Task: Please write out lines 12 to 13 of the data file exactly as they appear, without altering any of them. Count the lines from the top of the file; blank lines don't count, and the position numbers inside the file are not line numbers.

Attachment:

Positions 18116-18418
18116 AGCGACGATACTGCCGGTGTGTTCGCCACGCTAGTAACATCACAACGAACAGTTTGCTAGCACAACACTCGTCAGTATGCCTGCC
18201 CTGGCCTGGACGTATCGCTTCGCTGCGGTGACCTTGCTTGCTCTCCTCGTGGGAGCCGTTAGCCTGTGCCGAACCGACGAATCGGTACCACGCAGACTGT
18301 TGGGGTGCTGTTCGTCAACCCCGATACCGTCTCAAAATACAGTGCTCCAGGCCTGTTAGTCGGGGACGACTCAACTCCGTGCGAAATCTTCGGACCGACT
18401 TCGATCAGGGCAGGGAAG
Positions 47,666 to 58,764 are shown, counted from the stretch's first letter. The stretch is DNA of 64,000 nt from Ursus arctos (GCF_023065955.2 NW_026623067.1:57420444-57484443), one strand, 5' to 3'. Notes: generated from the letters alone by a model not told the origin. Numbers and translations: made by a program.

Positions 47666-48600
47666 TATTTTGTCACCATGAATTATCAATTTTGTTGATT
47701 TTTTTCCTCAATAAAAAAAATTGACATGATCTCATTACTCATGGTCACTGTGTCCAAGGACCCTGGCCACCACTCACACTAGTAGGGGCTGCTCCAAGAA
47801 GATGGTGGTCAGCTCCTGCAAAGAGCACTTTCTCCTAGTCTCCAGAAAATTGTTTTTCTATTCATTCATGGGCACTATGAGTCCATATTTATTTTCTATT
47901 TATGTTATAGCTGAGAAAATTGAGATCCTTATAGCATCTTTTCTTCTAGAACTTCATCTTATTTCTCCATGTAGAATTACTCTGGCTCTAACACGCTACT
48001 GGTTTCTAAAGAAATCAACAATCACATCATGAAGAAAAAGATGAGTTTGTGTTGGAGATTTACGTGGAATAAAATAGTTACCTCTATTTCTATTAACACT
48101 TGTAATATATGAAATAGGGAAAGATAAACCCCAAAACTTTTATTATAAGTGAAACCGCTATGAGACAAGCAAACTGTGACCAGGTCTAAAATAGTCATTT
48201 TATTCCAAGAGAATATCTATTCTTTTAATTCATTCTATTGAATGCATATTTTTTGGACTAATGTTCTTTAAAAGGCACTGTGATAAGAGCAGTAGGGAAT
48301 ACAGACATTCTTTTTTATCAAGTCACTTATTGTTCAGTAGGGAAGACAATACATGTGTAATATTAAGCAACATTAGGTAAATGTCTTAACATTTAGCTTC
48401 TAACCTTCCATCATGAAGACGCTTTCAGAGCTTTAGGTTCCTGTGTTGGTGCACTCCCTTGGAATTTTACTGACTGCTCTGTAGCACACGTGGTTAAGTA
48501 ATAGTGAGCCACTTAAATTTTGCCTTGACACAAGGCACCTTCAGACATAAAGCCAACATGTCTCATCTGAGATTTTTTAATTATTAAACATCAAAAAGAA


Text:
48001 GGTTTCTAAAGAAATCAACAATCACATCATGAAGAAAAAGATGAGTTTGTGTTGGAGATTTACGTGGAATAAAATAGTTACCTCTATTTCTATTAACACT
48101 TGTAATATATGAAATAGGGAAAGATAAACCCCAAAACTTTTATTATAAGTGAAACCGCTATGAGACAAGCAAACTGTGACCAGGTCTAAAATAGTCATTT